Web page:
Violations of China’s Laws
It is not uncommon for Chinese Communist Party (CCP) officials to rebuff censure of its human rights record by claiming that critical remarks unfairly judge Chinese policies by foreign standards. While this argument is itself problematic, as the above quotation indicates it is also irrelevant to the case of Falun Gong. This is because in its persecution of the group, the CCP has not only breached its international obligations, but has systematically violated China’s own laws.
Besides the much-touted recent addition of a provision stating that “the state respects and upholds human rights,” (Article 33) the P.R.C Constitution contains 16 other provisions outlining specific rights and freedoms. These include the right to freedom of religion (Article 36), the right to freedom of expression (Article 35), and the right to education (Article 46). There are also articles prohibiting unlawful detention (Article 37) and violence against women, children, and the elderly (Article 49).
Nonetheless, as evidence presented on this site’s accompanying pages suggest, in the persecution of Falun Gong each of the above articles has been breached.
The violations have not been limited to the constitution either. As Chinese human rights lawyer Gao Zhisheng points out, in its treatment of Falun Gong, the CCP has ignored provisions of the Chinese penal code, as well as general principles of law, like the prohibition on retroactive legislation (news). In its report, Human Rights Watch similarly pointed to what it termed a “rule of law veneer,” highlighting that the legislation cited by Chinese officials as the legal basis for the ban was in fact passed in October 1999, a full three months after the persecution was launched (news).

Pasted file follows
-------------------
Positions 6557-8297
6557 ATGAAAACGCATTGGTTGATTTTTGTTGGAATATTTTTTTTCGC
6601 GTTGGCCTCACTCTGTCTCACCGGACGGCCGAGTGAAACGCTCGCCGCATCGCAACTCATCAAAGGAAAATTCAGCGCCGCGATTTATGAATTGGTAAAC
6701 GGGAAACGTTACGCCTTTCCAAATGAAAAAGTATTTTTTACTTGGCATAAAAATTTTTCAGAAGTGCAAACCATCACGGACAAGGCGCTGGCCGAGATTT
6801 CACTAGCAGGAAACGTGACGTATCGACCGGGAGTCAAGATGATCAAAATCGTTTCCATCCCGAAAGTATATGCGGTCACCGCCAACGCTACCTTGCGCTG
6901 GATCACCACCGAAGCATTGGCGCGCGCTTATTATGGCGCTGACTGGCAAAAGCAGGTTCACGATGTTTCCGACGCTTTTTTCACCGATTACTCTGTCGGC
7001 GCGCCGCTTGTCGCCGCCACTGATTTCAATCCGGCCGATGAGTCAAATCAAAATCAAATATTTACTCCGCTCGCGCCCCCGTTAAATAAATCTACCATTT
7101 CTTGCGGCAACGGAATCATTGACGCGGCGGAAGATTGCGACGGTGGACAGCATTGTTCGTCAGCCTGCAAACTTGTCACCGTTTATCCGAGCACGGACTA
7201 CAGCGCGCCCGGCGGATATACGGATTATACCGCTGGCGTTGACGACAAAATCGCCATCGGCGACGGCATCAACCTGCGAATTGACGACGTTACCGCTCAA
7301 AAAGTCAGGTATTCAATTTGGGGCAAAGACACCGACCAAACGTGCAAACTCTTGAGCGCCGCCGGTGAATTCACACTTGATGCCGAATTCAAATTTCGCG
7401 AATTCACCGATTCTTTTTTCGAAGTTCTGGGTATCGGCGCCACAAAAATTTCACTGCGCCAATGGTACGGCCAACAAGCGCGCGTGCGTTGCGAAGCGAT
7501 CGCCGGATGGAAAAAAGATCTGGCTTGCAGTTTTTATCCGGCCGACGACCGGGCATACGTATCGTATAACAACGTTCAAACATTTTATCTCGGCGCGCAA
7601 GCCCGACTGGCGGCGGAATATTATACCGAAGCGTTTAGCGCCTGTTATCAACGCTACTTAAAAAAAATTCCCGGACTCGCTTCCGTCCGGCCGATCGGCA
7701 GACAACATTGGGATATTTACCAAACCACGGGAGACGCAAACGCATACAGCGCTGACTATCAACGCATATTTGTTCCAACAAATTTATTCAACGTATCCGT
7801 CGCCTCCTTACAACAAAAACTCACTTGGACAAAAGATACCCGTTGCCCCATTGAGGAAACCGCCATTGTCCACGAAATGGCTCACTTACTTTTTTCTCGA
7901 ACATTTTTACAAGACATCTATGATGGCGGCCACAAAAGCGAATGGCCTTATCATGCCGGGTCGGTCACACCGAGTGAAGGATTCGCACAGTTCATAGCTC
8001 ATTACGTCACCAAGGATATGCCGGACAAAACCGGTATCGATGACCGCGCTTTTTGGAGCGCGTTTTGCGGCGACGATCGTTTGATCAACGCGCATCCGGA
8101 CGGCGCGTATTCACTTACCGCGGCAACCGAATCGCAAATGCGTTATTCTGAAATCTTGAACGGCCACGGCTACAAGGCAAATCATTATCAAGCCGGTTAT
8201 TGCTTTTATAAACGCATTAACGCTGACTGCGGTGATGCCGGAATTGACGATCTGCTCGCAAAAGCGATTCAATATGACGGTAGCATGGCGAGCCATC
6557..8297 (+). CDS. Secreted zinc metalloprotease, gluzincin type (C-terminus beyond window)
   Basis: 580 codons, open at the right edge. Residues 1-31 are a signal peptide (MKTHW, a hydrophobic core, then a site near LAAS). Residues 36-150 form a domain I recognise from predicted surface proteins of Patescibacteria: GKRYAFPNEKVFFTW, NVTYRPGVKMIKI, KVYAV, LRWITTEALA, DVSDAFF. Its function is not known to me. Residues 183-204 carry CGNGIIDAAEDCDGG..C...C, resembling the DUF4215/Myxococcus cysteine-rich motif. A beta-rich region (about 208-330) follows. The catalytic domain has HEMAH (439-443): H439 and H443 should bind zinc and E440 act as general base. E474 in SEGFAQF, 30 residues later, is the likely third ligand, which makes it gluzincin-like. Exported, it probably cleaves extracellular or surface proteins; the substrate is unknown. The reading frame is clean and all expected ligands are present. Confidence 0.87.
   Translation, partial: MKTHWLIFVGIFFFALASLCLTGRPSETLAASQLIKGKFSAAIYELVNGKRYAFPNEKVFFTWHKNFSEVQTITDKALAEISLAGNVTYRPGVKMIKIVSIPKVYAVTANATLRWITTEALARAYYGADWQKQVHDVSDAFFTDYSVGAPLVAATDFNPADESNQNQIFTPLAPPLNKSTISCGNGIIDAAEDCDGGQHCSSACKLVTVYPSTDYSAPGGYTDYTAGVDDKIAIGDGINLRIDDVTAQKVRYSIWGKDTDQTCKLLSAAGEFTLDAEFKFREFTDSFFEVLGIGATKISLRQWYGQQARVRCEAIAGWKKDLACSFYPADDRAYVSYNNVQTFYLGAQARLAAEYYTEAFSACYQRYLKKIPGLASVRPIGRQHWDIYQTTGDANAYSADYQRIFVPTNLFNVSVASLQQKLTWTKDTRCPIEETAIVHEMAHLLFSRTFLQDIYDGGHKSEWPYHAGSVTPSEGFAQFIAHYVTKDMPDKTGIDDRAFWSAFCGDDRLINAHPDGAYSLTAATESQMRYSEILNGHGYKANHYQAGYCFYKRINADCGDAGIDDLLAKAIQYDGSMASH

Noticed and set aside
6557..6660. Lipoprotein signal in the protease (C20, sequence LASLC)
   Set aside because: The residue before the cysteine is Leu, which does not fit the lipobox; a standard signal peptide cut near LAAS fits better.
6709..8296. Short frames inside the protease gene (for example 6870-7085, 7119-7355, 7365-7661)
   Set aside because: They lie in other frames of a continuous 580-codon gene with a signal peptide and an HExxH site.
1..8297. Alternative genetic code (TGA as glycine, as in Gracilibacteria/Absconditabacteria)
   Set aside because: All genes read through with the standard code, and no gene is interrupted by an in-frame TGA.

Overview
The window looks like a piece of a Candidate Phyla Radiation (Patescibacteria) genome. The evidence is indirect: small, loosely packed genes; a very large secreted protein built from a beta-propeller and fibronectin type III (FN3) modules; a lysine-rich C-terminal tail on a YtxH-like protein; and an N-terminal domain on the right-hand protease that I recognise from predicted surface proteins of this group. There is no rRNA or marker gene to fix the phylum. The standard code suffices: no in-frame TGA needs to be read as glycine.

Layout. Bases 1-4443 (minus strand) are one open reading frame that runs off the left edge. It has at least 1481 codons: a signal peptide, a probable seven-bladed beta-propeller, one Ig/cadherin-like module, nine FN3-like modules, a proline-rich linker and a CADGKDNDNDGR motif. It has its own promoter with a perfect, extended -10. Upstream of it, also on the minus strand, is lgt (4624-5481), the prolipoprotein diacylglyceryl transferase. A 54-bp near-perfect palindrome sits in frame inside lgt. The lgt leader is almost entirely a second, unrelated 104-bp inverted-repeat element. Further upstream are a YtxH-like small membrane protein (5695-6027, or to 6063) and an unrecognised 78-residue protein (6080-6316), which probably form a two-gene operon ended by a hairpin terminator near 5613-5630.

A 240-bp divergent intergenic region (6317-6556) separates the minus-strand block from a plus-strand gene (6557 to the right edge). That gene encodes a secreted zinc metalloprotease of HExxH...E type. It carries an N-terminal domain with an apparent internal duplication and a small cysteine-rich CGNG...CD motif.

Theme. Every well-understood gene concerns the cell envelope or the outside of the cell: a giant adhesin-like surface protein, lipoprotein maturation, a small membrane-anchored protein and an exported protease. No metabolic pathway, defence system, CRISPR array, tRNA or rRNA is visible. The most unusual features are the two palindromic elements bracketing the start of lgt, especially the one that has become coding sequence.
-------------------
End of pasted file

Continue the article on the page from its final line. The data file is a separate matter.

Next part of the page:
In other words, when Jiang Zemin wanted to take action against Falun Gong, it did not matter to him that relevant provisions were non-existent or that the measures he called for were unconstitutional – if there were no laws to support his actions, he would do what he wanted first and create the laws later.
Indeed, the campaign against Falun Gong is a continuing reminder of the CCP’s ability to override the constitution, a core feature of the PRC legal system. As Chinese law expert Daniel Chow says, “the real power structure in China is not to be found anywhere in the constitution. Real power lies in the hands of the Communist Party.” 
For a detailed list of the specific articles in the Chinese constitution and criminal law violated in the persecution of Falun Gong, see here.
References and additional resources:
B. Edelman and J.T. Richardson, “Falun Gong and the Law: Development of Legal Social Control in China,” Nova Religio, Vol. 6, No. 2, April 2003, pp. 312-331, 312.
R. Berring, Prof. of Law, University of California (Boalt Hall), affadavit to U.S. District Court, Northern District of California in the case of Jane Doe I, et al. v. Liu Qi on provisions of Chinese law relevant to the persecution against Falun Gong and Liu’s role in it as former mayor of Beijing (link).
Falun Gong Human Rights Working Group, “The Chinese Government’s State Violence against Women,” 2002 submission to the United Nations Special Rapporteur on Violence against Women (link).